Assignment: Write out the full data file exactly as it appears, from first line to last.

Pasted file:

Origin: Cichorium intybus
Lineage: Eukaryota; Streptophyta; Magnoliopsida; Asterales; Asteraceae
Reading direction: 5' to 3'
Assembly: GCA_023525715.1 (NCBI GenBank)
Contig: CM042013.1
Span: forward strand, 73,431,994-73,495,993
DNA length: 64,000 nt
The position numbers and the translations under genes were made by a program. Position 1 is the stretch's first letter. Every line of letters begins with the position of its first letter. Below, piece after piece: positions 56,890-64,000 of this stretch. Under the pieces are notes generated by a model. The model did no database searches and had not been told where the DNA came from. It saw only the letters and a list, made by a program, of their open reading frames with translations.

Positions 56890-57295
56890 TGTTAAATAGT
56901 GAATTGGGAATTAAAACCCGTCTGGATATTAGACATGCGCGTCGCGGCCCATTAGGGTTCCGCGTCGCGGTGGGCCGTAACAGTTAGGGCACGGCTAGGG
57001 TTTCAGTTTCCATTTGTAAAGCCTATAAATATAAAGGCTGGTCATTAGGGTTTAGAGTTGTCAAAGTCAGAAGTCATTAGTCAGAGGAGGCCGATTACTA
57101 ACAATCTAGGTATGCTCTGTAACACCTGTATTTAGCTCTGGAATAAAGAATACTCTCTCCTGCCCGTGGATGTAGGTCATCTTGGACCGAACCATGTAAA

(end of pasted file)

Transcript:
Origin: Cichorium intybus
Lineage: Eukaryota; Streptophyta; Magnoliopsida; Asterales; Asteraceae
Reading direction: 5' to 3'
Assembly: GCA_023525715.1 (NCBI GenBank)
Contig: CM042013.1
Span: forward strand, 73,431,994-73,495,993
DNA length: 64,000 nt
The position numbers and the translations under genes were made by a program. Position 1 is the stretch's first letter. Every line of letters begins with the position of its first letter. Below, piece after piece: positions 56,890-64,000 of this stretch. Under the pieces are notes generated by a model. The model did no database searches and had not been told where the DNA came from. It saw only the letters and a list, made by a program, of their open reading frames with translations.

Positions 56890-57295
56890 TGTTAAATAGT
56901 GAATTGGGAATTAAAACCCGTCTGGATATTAGACATGCGCGTCGCGGCCCATTAGGGTTCCGCGTCGCGGTGGGCCGTAACAGTTAGGGCACGGCTAGGG
57001 TTTCAGTTTCCATTTGTAAAGCCTATAAATATAAAGGCTGGTCATTAGGGTTTAGAGTTGTCAAAGTCAGAAGTCATTAGTCAGAGGAGGCCGATTACTA
57101 ACAATCTAGGTATGCTCTGTAACACCTGTATTTAGCTCTGGAATAAAGAATACTCTCTCCTGCCCGTGGATGTAGGTCATCTTGGACCGAACCATGTAAA